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Discussion Starter #1
This is probably a stupid question, but I have been thinking about it lately. Everyone considers Arabians and Thoroughbreds to be "hot" breeds. But what about gaited horses?

I never considered them "hot" when I didn't know anything about them, but the more I know and interact with them, I now consider them "hot." And that's really not a bad thing, because I rather like hot horses. But I know of 3 Foxtrotters, 1 Walker, and then I bought a Foxtrotter myself last fall, and all of them have pretty hot, excitable temperments. Is that typical?

My new mare for instance, is a 15 yr old Foxtrotter. She is kind as can be, and I love her to death, but the more I get to know her, the more I am starting to think of her as a big Arabian (my first two horses were Arabians). She is kind, gentle, but has a lot of "go" and is easily excited by lots of things, dogs, birds flying out of bushes, cold windy days, etc. She's excitable going home. When she really gets excited she will stop and blow and snort at what alarms her. I figure that will be a good show when I finally start riding with my friends this summer! (Now I am riding alone).

The Foxtrotters and Walker I know are just very unlike my Mustang and Paint. More like Arabians. What do you think? Do I just know weird Foxtrotters and Walkers, or are they typically that way?
 

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Good Lord No!!!!!!!!!!!!!!

While some show lines in any breed might have been selected for "presence" your Mark I Mod 0 gaited horse was likely bred to be a "road horse" (or bred from stock that were "road horses"). A good road horse is forward (who wants a laggard critter when you've got to cover some miles?) but always easy to control (who wants to fight a horse for miles?). Even temperment is the hallmark of the "road horse." It's also the hallmark of the vast majority of North American gaited horses.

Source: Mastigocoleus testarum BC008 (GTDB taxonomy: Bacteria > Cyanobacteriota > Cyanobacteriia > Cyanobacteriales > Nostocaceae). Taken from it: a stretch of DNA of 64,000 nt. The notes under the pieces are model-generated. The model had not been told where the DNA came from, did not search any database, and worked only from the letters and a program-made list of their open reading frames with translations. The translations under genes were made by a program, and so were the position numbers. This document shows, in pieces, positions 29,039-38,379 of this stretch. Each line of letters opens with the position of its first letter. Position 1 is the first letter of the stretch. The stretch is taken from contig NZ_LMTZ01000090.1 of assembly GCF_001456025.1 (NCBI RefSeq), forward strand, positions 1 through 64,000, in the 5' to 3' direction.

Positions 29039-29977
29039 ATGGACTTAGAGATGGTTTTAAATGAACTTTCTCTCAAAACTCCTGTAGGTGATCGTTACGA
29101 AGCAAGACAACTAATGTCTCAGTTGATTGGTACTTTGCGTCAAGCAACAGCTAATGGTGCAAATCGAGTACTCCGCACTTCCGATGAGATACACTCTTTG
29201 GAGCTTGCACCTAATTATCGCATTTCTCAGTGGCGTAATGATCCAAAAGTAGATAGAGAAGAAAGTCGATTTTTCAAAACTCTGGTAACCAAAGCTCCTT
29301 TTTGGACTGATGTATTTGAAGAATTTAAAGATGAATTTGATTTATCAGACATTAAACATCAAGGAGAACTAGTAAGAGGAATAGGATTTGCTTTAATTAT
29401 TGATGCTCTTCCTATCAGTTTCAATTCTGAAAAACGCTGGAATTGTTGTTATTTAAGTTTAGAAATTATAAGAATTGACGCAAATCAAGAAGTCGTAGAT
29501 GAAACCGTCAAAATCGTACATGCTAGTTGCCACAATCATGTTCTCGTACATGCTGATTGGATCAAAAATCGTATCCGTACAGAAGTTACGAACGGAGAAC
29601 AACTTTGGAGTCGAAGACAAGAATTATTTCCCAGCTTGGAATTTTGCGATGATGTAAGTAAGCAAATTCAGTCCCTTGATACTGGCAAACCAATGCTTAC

Guilherme.
 

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I've been around several Walkers, and none of them would I consider "hot" in any way. One of the traits of the walkers is to be overall calm level headed horses.
 

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Hmm, maybe you could tell the hotness to Angel..she is always playing catch up to the other horses even at a walk. As a 3 year old I would expect her to be very energetic, but she is a placid serene little cow... She is a TWH BTW!
 

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Hot? No, most gaited horses are known for being pretyt level headed. They are fast, but normally I would consider mine more calme than the other breeds around them. I have MFTs, SSHs, and TWHs. I've never thought of them as hot horses. Even when they go they are pretty controllable.
 

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My TWH is very easy going. He has a great temperament and is a great trail horse. He does do that snorting and blowing when he gets worried about something, but I'm glad he does because that tells me what he needs to walk up to and smell :D He is so used to having to walk up and smell things when he snorts and blows at them he has gotten to where he will start heading in that direction on his own :lol: I do know a girl that did have a TWH that is very "hot" but judging only from interacting with her I have a feeling it is because of the way she has been rode and treated. They would jump on her and ride on her full blast everywhere they took here. It got to the point that every time a riders booty hit the saddle, she took off at a run. Of course she became to much for them to handle and they got rid of her :shock:. I think a lot of them are calm, gentle, intelligent and aim to please.
 

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Definitely not. Somebody told me a couple weeks ago that they thought gaited horses were hot and I was shocked. Most gaited breeds are known for being extremely level-headed and laid-back. Pasos are known to be hot, but other gaited breeds are considered to be some of the most laid-back breeds around!

I have a Paso and he's pretty hot. I have known countless ASBs, several MFTs, a few TWHs, a couple RMHs, and a couple Iceys. They have all been the same way - calm and relaxed, but not at all lazy.